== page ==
Saturday, May 15, 2010


It became fashionable years ago to start brining meats. It has also become popular to deep fry your Thanksgiving turkey or create a turducken...which is turkey breast, duck and chicken...

While I have never tried the "turducken" or the deep frying method, I am a huge fan of brining my turkeys, pork chops and even chicken breasts before cooking. The brining process infuses so much moisture into the meats you will never have a dry turkey, chicken or pork chop again. And frankly, I have had a lot of very dry pork chops and no longer.

I live in a cold winter climate so when I brine my Thanksgiving turkey I leave it in a bucket in the garage (making sure the temperature outside overnight is lower than 40 degrees). If not, it goes in the refrigerator.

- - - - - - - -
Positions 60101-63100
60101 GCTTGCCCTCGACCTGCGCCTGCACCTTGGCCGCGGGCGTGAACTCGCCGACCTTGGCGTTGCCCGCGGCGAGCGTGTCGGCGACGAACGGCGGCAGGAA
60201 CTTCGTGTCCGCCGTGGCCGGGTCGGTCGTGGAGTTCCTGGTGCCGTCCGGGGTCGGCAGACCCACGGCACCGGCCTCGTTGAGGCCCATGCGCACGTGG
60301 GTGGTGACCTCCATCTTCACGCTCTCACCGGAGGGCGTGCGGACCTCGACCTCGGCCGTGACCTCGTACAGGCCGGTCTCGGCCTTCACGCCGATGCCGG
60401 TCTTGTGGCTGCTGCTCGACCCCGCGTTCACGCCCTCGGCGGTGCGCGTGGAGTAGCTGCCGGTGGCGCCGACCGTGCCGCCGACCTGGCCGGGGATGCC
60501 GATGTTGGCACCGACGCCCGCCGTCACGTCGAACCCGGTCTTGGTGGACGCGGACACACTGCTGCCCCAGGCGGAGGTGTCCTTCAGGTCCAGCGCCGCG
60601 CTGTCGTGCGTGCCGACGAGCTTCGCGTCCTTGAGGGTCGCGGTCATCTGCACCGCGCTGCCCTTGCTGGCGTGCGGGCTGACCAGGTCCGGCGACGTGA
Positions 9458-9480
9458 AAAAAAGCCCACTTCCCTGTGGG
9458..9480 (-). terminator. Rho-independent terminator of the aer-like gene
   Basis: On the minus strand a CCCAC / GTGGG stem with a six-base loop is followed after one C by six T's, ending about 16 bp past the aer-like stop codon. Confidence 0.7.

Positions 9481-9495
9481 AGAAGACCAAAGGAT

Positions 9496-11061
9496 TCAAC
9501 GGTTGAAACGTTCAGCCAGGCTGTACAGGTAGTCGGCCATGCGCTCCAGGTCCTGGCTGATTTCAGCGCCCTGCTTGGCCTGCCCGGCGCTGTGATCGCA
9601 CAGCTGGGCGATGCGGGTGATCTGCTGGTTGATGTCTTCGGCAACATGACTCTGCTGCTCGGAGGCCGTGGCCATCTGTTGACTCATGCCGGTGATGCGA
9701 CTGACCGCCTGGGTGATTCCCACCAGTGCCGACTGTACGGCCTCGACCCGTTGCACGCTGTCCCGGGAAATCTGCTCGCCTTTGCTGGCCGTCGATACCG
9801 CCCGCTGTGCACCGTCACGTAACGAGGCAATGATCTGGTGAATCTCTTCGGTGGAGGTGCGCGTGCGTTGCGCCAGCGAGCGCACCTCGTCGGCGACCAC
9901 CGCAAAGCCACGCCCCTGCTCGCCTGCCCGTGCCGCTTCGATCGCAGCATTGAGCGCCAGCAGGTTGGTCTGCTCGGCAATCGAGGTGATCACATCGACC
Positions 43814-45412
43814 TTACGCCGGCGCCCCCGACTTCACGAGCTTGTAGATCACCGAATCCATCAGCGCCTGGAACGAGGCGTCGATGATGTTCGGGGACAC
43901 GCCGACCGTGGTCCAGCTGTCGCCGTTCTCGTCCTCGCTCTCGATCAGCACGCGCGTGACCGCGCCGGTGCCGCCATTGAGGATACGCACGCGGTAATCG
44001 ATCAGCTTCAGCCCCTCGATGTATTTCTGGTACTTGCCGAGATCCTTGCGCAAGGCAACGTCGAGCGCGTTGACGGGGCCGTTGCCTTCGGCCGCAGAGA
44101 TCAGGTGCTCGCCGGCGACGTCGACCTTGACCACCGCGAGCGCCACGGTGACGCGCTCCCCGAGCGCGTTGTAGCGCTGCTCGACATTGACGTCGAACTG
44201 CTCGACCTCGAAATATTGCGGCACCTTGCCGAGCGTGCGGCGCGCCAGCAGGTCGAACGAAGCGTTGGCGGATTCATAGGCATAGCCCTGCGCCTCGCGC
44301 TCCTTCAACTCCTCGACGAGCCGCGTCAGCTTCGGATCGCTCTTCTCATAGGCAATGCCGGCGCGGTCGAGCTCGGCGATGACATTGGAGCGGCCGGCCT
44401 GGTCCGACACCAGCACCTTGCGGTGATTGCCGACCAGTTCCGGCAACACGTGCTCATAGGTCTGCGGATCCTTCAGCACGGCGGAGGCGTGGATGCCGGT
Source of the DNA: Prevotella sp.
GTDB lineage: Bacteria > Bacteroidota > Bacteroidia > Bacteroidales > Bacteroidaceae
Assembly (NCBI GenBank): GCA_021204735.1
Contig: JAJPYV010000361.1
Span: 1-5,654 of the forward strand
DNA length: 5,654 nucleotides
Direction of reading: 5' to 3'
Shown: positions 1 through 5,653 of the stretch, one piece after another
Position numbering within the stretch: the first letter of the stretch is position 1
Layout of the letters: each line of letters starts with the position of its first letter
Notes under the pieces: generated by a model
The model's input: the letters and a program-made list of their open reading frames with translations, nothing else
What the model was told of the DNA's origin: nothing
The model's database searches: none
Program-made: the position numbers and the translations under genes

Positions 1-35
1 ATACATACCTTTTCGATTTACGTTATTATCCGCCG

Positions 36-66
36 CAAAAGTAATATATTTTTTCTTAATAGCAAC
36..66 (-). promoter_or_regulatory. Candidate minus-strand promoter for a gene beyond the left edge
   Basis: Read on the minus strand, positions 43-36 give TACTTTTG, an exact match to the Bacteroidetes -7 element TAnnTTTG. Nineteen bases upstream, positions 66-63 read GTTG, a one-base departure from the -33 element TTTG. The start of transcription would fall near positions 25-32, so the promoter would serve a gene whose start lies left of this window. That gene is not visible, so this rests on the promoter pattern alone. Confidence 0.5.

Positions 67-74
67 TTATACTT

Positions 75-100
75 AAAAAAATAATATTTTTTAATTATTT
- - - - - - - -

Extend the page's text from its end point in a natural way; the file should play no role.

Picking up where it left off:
2 gallons of cold water
1 cup salt
1 cup brown sugar
2 oranges halved
2 lemons halved
6-8 sprigs of fresh thyme
6-8 sprigs of fresh rosemary
10 cracks of your pepper mill
1 clean bucket

Mix all ingredients in a large non-reactive bucket or large plastic bag. Clean the turkey and remove the neck and giblet package. Rinse the turkey and soak in the brine for at least 4 hours and up to 24 hours.

For a smaller meal like pork chops, adjust the measurements of ingredients to accommodate your portions.

When the brining is complete, rinse the meat off and pat dry and bake per your recipe. The meats are always juicier and full of flavor.


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